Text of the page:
Borrower Empowerment and Savings: A Two-Stage Microfinance Scheme

The role of savings and borrower empowerment in microfinance
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This paper focuses on the linkage between microfinance and borrower (women) empowerment and the role of savings in microfinance. The paper examines a dynamic, two-stage microfinance lending scheme with moral hazard, endogenous group formation and joint-liability, where the provision of credit is conditional on prior savings, it examines the impact of such a scheme on the allocation of loans between strongly and weakly empowered borrowers. The authors find that:

  • As long as the borrowers are not too similar with respect to their level of empowerment, an increase in the prior savings requirement increases the incentive for homogenous group formation;
  • The savings requirement can be used as a tool to weed out weak borrowers;
  • For intermediate values of the rate of interest, group lending is feasible, while individual lending is not;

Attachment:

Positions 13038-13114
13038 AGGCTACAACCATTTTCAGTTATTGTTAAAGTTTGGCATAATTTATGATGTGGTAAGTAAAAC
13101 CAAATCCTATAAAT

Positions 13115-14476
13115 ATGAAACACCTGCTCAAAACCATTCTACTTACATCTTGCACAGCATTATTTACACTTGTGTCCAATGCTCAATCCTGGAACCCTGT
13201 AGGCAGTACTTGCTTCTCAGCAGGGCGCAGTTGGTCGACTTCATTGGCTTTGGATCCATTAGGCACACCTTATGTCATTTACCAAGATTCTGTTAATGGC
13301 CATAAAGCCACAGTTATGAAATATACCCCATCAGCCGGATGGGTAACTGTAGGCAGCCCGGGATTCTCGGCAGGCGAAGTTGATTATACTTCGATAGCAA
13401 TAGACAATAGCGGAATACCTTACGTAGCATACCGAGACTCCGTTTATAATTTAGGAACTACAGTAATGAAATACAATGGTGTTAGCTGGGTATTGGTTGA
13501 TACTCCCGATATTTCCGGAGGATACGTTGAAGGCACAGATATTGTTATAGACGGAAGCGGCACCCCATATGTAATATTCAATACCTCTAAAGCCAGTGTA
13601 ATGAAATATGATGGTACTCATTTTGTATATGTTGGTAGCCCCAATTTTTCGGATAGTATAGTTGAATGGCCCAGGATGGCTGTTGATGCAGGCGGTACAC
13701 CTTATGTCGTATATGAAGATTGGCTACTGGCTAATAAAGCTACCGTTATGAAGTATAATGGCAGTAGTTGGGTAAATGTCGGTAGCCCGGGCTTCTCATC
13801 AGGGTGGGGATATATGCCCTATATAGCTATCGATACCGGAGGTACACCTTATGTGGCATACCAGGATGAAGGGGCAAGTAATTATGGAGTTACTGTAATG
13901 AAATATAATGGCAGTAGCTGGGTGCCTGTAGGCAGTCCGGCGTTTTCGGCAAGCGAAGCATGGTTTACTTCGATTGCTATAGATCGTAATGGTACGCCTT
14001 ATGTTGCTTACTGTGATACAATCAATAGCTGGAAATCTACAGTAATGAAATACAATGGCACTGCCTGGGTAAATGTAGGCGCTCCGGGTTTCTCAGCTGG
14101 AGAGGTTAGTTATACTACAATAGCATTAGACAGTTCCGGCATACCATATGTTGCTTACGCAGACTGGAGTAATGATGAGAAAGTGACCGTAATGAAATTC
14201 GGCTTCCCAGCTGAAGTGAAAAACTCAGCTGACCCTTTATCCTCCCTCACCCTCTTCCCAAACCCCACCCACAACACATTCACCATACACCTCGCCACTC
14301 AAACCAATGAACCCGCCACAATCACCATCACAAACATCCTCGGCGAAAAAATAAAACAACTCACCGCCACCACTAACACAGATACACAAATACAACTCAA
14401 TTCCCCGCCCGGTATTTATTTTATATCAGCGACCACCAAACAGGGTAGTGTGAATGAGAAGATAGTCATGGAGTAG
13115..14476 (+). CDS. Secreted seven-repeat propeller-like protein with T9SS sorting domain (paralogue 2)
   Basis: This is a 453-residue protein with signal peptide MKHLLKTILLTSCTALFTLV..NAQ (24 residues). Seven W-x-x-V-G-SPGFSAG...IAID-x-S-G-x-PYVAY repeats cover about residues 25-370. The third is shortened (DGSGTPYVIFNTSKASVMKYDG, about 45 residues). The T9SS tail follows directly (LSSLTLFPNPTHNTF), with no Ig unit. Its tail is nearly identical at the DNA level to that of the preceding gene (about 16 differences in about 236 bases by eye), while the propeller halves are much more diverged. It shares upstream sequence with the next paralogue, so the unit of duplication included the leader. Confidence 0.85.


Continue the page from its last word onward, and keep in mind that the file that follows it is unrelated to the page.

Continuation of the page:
• If the rate of interest is high, then individual lending may dominate group-lending.

The paper offers the following conclusions:

  • ‘Strong borrowers (S) have a greater chance of being empowered, in terms of control over household income;
  • Group formation leads to ‘positive assortative matching (PAM);
  • Savings requirement performs two roles:
    • It affects the incentive for SS-type group formation;
    • It can be used to screen out the weak borrowers.
  • As a policy tool, the savings pre-requisite needs to be used with care, since an increase in the savings requisite may lead to negative assortative matching.

About this Publication

By Chowdhury, P.